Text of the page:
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Coupled Computational Heat Transfer and Reactor Physics for SCWR

[+] Author Affiliations
Christopher R. Hughes, DuWayne Schubring, Kelly A. Jordan, Dominik Rätz

University of Florida, Gainesville, FL

Paper No. HT2013-17376, pp. V004T19A007; 7 pages
doi:10.1115/HT2013-17376
From:
  • ASME 2013 Heat Transfer Summer Conference collocated with the ASME 2013 7th International Conference on Energy Sustainability and the ASME 2013 11th International Conference on Fuel Cell Science, Engineering and Technology
  • Volume 4: Heat and Mass Transfer Under Extreme Conditions; Environmental Heat Transfer; Computational Heat Transfer; Visualization of Heat Transfer; Heat Transfer Education and Future Directions in Heat Transfer; Nuclear Energy
  • Minneapolis, Minnesota, USA, July 14–19, 2013
  • Conference Sponsors: Heat Transfer Division
  • ISBN: 978-0-7918-5550-8
  • Copyright © 2013 by ASME

abstract

To fully model the physics present within the proposed supercritical water reactor (SCWR), the thermal hydraulics calculations (yielding temperatures and densities in each material as a function of space) must be coupled to the neutronic calculations (yielding reactivity and neutron flux shapes). To enable this full coupling, a 3D model of a supercritical water reactor is being implemented in the CFD software OpenFOAM with the same geometry as a 3D MCNP (neutronics) model. Coupling will performed through result exchange between the two codes — densities and temperatures from OpenFOAM to MCNP, with heat generation returned from the neutronics calculations. Use of a reduced-geometry model is advisable due to the high computational cost of each OpenFOAM/MCNP coupling iteration. In the present work, a 1.5D thermal model of a single fuel pin was coupled with a 3D MCNP model. The thermal model includes single channel analysis (cladding/coolant heat transfer) as well as heat transfer within the cladding, helium gas gap, and uranium dioxide fuel itself. These heat transfer zones provide specific data points of the radial temperature profile. Because no radial mesh is considered, full radial dependence is not possible. The model provides limited radial dependence unlike what a 1D code could provide; thus, 1.5D is used to indicate the incomplete radial dependence that is included in the model. Iteration between the two codes is performed until heat generation is converged to within 10% between successful MCNP results. A discussion of these 3D/1.5D coupled results and the path forward to fully 3D coupling is provided.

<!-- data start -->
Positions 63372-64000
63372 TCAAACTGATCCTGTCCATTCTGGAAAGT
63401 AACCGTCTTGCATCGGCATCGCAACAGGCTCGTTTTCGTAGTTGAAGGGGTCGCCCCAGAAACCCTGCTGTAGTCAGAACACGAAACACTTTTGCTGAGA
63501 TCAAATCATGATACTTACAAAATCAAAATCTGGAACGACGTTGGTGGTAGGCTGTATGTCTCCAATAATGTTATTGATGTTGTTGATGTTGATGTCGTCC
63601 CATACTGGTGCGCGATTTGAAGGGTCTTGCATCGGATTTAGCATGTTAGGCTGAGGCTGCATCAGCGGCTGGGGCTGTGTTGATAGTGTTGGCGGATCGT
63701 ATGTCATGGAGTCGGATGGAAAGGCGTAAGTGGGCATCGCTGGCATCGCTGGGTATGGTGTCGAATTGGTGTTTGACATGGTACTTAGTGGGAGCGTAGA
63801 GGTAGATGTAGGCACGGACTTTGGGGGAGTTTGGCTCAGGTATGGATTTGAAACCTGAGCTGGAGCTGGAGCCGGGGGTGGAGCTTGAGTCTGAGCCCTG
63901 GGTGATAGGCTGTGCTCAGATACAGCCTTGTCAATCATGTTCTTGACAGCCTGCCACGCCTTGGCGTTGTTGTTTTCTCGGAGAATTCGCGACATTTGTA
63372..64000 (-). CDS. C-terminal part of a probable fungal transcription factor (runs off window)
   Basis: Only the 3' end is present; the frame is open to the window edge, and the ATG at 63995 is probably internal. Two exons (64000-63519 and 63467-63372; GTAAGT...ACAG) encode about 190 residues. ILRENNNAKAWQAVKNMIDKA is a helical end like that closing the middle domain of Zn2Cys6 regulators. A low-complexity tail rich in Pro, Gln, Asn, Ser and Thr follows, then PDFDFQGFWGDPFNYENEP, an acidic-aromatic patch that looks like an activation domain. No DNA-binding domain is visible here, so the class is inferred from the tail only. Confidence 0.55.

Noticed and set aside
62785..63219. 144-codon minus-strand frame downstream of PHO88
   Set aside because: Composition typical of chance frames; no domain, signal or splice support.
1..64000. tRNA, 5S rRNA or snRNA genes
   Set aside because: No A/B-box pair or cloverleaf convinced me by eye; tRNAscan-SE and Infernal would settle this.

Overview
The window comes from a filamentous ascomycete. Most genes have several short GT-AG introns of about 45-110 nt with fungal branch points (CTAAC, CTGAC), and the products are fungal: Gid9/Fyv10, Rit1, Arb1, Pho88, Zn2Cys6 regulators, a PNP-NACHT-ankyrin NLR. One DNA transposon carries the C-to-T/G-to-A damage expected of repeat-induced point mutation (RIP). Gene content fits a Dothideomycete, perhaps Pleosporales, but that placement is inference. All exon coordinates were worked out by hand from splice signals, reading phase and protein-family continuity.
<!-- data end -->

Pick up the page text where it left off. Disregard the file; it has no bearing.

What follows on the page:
Copyright © 2013 by ASME

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